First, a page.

Screen vs paper
Is reading a book with a child on an iPad any different from reading a physical book? Dr. Christakis asks. “The real value of reading to a child isn’t anything magical about the book… The book is providing a platform for a parent and child to interact. The real question is: Does the device promote that kind of back and forth or not? It certainly could. It’s all about how it’s used and how it’s structured.” And as a child develops and begins to engage in independent play, Dr. Christakis adds, is an iPad worse than other toys? The studies haven’t been done, he said, but he suspects it isn’t any worse (Christakis, 2014).
However, there is an interesting outcome about using TV as a background source. Background TV actually disrupts the children’s activities—their play, the parent-child interactions, and it’s related to poorer executive functioning. When it is on, play is not as complex, and that’s a really important part of how a child develops. Screen time can be enhanced by making it interactive. Talk to your child about what they’re watching; expand on it by putting a physical object that they are viewing into their hands. It is advised parents not use screens as a way to calm a child, which can be seen increasingly in a private practice of clinical social workers and pediatricians.
How we see it at Lipa Learning
Since Lipa is a digital company, this issue of balancing digital activities with real-world activities for children is crucial for us. Knowing that, we are offering high-quality digital learning with apps and interactive books, but also a range of physical activities like live games, crafts, experiments, exercises, puzzles, and more. With all these great choices, kids will be encouraged to explore the real world and have meaningful interactions with friends and family. We’re also always on the lookout – for trends in childhood development, scientific & technological breakthroughs, and global conferences that inspire our ideas and connections.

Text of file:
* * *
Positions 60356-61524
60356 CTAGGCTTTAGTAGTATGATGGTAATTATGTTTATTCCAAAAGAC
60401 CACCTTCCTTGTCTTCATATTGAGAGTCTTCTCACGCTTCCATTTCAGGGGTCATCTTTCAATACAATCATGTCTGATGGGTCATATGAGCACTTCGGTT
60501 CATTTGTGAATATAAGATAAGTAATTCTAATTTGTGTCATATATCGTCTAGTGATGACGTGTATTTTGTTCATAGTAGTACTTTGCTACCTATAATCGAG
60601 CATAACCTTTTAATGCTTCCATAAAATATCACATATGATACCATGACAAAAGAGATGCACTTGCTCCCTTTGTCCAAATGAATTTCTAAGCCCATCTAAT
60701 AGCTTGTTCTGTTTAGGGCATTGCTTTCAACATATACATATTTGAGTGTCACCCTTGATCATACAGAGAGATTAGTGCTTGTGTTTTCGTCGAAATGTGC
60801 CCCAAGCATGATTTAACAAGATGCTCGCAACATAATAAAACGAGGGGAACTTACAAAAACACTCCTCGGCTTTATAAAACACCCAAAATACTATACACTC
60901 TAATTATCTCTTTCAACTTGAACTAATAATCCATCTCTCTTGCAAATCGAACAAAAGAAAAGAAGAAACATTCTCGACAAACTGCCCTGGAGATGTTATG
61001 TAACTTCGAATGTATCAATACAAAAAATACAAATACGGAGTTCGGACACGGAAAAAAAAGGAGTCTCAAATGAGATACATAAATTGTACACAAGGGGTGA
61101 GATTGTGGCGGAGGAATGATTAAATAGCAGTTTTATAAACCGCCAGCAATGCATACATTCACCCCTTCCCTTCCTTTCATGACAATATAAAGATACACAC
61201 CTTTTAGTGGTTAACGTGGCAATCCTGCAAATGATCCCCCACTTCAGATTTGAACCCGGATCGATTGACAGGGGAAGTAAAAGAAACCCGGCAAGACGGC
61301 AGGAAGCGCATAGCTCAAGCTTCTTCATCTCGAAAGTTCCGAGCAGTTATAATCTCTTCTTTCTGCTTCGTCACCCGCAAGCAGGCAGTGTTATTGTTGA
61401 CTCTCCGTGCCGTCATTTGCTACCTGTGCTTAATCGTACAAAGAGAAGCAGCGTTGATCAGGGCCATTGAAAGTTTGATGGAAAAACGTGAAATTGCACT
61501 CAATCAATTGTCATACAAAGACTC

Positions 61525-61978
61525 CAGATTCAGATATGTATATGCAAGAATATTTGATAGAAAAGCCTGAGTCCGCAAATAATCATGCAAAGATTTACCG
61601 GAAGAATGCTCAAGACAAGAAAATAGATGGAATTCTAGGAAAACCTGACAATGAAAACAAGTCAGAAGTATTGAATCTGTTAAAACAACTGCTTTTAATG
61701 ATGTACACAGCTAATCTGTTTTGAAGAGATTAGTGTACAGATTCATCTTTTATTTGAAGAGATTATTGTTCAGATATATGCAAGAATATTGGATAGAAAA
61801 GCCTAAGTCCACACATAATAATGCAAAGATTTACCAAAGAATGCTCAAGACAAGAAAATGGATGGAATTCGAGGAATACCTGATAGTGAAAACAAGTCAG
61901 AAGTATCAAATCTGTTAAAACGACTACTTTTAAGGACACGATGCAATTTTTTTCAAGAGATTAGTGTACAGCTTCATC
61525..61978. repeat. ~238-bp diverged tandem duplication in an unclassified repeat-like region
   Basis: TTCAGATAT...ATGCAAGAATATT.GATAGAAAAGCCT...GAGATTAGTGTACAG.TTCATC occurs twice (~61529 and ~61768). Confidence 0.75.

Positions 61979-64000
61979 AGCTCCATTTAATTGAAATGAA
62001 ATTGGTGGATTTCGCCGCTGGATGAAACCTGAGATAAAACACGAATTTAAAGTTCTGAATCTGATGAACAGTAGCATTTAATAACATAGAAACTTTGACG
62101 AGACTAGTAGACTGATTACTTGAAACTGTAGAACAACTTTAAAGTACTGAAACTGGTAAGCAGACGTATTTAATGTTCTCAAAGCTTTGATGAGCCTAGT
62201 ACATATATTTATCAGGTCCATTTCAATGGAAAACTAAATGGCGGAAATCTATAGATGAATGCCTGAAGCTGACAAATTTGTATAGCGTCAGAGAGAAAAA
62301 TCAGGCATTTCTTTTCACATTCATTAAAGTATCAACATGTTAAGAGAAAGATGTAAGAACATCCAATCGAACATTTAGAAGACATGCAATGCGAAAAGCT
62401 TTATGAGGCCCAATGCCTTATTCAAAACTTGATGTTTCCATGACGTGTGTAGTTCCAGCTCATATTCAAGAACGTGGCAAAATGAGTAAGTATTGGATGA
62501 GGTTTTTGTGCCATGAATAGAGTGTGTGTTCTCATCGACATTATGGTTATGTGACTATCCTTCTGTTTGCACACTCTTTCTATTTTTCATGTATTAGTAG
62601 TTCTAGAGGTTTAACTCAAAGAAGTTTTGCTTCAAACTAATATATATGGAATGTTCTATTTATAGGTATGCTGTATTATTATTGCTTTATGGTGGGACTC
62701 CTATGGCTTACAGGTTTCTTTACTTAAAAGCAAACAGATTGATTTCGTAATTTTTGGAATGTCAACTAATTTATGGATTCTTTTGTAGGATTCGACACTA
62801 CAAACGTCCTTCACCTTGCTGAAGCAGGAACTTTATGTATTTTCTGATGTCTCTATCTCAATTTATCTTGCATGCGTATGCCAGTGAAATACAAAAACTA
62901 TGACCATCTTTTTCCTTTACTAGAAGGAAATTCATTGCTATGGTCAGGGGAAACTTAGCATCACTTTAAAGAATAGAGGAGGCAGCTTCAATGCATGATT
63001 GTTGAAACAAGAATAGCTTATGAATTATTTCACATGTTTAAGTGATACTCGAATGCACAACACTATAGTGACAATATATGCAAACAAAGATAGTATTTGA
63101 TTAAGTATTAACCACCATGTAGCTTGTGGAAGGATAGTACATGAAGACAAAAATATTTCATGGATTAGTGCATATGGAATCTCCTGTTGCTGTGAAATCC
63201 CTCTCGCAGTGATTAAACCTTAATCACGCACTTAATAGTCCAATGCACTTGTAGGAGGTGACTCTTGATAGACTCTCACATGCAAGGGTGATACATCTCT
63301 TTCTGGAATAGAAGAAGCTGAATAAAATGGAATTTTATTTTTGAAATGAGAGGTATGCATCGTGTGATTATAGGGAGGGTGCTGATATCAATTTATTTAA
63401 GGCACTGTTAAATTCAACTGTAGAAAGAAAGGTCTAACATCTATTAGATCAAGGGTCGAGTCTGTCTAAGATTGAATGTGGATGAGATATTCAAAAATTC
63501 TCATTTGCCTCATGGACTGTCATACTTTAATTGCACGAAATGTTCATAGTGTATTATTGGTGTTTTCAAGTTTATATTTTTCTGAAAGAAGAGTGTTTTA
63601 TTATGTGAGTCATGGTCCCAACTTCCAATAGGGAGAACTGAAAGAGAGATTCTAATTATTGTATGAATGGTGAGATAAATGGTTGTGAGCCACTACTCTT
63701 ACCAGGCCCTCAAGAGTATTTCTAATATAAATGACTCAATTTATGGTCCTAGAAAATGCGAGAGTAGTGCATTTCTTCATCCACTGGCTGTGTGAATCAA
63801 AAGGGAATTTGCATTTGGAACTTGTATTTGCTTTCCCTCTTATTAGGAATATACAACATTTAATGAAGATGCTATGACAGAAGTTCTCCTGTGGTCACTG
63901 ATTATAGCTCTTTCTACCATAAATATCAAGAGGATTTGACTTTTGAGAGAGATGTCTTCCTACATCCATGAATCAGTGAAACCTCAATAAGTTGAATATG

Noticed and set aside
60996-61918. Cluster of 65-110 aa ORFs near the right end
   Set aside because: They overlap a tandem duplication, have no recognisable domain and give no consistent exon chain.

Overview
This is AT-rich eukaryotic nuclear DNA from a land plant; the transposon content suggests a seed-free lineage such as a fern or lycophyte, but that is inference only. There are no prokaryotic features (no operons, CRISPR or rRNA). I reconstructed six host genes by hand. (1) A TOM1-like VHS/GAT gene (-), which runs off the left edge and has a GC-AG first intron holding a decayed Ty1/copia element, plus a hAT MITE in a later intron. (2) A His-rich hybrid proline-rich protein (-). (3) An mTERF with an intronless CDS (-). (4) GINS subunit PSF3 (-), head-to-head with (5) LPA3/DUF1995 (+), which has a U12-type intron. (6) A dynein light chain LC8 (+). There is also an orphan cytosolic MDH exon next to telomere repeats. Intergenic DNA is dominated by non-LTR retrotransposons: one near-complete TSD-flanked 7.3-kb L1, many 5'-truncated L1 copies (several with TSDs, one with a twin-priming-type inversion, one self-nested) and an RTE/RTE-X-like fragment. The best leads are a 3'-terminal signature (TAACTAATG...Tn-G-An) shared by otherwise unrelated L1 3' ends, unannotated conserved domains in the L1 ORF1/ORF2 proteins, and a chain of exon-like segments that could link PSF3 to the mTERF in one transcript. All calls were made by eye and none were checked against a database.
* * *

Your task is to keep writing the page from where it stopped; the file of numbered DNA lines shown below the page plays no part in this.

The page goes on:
Through recent years there has been an important change in perception of using digital devices with preschool children. With more studies revealing what the benefits of technology could actually be, we know now that it comes down to quality of content and type of usage. To be a responsible parent or teacher, we have to carefully examine which devices fit our children’s early years’ development best, and which real-world activities we should combine with them for maximum overall benefit.
How to use technology appropriately?
1) If you do an activity with a device, combine this time with some physical movement, such as acting out the situations of the digital game.
2) Try to more frequently use the kind of devices that allow better interaction for the child (such as a touch screen over a static television).
3) Pay attention to your child and give them your time when playing together on a device. Ask your child some additional questions, test their comprehension, and train their critical thinking skills.
4) When children are experienced with learning a second language, set the second language on their favorite app and let them play with the additional challenge. Then ask questions for comprehension.
5) Keeping in mind the important process of eye accommodation development in early years, it is recommended to combine screen activity with long distance perceptions. For example, when the children are watching their favorite tale or playing their favorite app, let them observe something that is long distance from them (ideally 10 or more meters away) and encourage them to explain to you the details they see. Eye muscles are in an important stage of development before the age of 6. When it’s trained appropriately, we can help not just to improve children’s vision itself, but prevent further learning disabilities such as dyslexia.
Dimitri A. Christakis, JAMA Pediatr. 2014;168(5):399-400. Interactive Media Use at Younger Than the Age of 2 Years Time to Rethink the American Academy of Pediatrics Guideline?
Ari Brown, Donald L. Shifrin, and David L. Hill, 2015, AAP News: Beyond ‘turn it off’: How to advise families on media use.